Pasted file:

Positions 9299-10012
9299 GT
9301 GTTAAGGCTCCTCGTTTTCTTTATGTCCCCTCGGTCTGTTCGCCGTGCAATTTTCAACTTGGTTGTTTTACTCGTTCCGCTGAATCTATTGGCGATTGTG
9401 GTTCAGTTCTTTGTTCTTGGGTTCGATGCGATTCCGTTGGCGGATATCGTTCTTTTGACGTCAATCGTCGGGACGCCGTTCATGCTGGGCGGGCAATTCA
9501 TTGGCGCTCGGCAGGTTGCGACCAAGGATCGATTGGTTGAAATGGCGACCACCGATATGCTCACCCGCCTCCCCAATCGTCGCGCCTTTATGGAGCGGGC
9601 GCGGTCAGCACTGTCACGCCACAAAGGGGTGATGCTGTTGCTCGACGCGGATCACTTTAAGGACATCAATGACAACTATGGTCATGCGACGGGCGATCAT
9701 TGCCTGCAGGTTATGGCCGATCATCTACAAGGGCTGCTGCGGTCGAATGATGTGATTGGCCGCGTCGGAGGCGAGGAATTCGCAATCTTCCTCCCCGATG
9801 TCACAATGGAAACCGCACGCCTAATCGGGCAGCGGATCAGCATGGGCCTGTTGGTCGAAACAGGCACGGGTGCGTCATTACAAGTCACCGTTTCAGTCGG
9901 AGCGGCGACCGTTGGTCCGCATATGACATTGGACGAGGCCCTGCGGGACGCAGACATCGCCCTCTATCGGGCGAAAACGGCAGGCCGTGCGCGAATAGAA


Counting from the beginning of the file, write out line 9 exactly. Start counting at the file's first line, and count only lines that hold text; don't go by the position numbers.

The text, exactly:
9901 AGCGGCGACCGTTGGTCCGCATATGACATTGGACGAGGCCCTGCGGGACGCAGACATCGCCCTCTATCGGGCGAAAACGGCAGGCCGTGCGCGAATAGAA